8. Is Boquete the Best? A Look at our Quality of Life When we decided to move out of the US, we visited Boquete, Panama first and decided to stay. Our instincts were right. We've been very happy here. Of course there have been glitches, but everywhere you go has glitches. The key is finding someplace to live where the benefits far outweigh the glitches. It's all very personal. One man's ceiling is another man's floor. And one woman's paradise is another woman's penitentiary. I browsed the net to find surveys that determine a town/city's quality of life, loo
  9. La Villa Open Mic Night One of the things that makes me sort of sad is when someone has a talent and doesn't use it. If you have a beautiful singing voice, you should sing. At church, in a chorale, Christmas caroling, or on stage. If you can dance well: do it. Tango lessons are currently being offered in Boquete, take them. Teach your feet and torso the dance of seduction. Are you an artist or photographer? Show your work. What's that from the Bible about hiding your light under a bushel? This past Saturday, February13th, my husband and I went to La Villa coffee shop located
  10. Hello Everyone, This is an interesting article on being bilingual and how it affects our brains. It turns out that speaking Spanglish might just be good for us. http://www.wired.com/2016/02/being-bilingual-changes-the-architecture-of-your-brain/
  11. I was in a taxi in Panama City trying to talk to the driver. I had only lived in Panama a few months at the time and the driver spoke as much English as I spoke Spanish. Not much, but some. I tried to tell him that the drivers in Panama City were crazy and that I was afraid to drive my own car. I told him:"Tengo mierda." He slapped his leg and laughed. "Shiit," he said. "Shiiiiiiiiiiit!" Mierda means shiit. Miedo means afraid. I have lots of other stories of how not to speak Spanish. I can't tell you the number of times that I said something that I thought was Spanish and a Pana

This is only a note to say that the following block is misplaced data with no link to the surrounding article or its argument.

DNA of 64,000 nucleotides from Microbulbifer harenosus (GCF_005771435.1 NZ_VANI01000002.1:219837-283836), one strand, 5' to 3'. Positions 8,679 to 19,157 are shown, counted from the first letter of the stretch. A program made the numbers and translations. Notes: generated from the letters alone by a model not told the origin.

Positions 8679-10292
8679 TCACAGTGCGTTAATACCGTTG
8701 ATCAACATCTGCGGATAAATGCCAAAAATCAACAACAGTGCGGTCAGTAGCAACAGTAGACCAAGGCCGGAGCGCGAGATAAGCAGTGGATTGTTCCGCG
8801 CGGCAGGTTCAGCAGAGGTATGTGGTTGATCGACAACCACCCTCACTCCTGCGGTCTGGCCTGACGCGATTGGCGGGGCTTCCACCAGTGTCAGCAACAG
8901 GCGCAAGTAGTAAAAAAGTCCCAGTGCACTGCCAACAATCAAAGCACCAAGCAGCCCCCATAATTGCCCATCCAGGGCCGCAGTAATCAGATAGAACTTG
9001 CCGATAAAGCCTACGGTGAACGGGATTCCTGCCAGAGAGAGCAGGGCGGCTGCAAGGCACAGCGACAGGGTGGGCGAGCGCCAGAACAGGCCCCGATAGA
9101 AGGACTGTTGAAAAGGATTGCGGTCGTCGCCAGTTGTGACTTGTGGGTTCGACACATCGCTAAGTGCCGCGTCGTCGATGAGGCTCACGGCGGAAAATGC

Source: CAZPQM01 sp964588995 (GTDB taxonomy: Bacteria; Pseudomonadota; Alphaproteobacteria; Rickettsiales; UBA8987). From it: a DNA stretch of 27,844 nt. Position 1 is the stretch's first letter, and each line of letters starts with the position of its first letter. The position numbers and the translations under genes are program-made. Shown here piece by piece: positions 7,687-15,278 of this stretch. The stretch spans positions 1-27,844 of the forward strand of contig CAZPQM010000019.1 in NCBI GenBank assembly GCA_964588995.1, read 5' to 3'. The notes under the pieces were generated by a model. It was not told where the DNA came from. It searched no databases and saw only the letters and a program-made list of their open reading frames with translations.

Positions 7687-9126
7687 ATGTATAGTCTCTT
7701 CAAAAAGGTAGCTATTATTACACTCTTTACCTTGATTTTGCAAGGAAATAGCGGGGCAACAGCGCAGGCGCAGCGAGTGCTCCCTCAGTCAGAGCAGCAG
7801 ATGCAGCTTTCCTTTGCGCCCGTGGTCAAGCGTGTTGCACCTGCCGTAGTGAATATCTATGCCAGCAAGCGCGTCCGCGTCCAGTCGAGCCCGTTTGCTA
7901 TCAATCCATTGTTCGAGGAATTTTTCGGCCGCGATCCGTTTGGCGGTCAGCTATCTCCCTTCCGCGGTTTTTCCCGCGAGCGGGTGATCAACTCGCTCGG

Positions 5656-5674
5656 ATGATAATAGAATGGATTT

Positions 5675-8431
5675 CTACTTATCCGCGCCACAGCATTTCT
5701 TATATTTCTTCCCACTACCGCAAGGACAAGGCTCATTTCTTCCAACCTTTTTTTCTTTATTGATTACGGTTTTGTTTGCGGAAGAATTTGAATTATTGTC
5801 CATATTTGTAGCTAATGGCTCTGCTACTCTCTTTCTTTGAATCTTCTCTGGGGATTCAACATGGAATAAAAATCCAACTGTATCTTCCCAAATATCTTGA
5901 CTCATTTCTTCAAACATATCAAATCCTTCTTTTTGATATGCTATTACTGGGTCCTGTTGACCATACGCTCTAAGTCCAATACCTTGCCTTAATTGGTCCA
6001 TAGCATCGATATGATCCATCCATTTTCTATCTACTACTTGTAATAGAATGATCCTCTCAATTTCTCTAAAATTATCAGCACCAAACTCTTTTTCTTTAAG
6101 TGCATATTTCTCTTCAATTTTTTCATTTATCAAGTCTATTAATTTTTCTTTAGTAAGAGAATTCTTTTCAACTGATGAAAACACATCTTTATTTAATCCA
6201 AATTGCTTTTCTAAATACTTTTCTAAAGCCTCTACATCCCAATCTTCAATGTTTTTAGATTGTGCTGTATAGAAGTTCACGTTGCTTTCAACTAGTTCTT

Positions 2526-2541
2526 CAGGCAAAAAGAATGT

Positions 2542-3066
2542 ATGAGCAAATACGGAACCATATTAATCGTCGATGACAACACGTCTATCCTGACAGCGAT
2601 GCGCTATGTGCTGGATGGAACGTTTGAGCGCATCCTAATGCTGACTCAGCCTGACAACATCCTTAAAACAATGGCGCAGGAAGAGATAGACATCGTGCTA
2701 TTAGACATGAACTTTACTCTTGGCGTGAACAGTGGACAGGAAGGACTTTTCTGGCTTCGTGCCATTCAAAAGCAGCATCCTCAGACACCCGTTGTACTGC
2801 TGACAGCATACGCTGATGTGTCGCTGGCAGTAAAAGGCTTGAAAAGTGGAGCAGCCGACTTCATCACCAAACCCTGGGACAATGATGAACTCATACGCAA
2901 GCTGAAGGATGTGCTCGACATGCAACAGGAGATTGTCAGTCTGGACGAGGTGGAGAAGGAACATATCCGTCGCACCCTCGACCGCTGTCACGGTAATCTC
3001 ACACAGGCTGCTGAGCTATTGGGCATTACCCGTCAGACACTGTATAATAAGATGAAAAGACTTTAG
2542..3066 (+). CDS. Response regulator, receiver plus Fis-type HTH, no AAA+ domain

12. A Gringo by Any Other Name A day doesn't go by that I don't read, hear or use the word gringo. I refer to myself as a gringa when talking to Panamanians. When describing a meeting she attended, my friend said it consisted of half Panamanians and half gringos. As I walked past two little Noble Bugle children, they giggled, pointed at me and chimed: “Hola gringa.” When I lived in a rental house in Volcanic, I heard my Panamanian neighbor call us “Los gringos”. There are all sorts of different versions of what the etiology of the word gringo is. Some people s
  13. Our Heads in the Clouds Several years ago, I was explaining to a friend that we had bought property in Alto Jaramillo and that it was in the rain forest. "Nope," she said. "It is in the cloud forest." "What's the difference?" "Uhm, I don't know, but Boquete is cloud forest. The lowlands are rain forest." So I looked it up. Do you know what turns out to be the big difference between a cloud forest and a rain forest? Clouds. You've all noticed them, I'm sure. You look out from a vista and see the clouds covering the land. They sit
  14. And the list keeps getting longer! Thanks everyone for adding to it. Great ideas.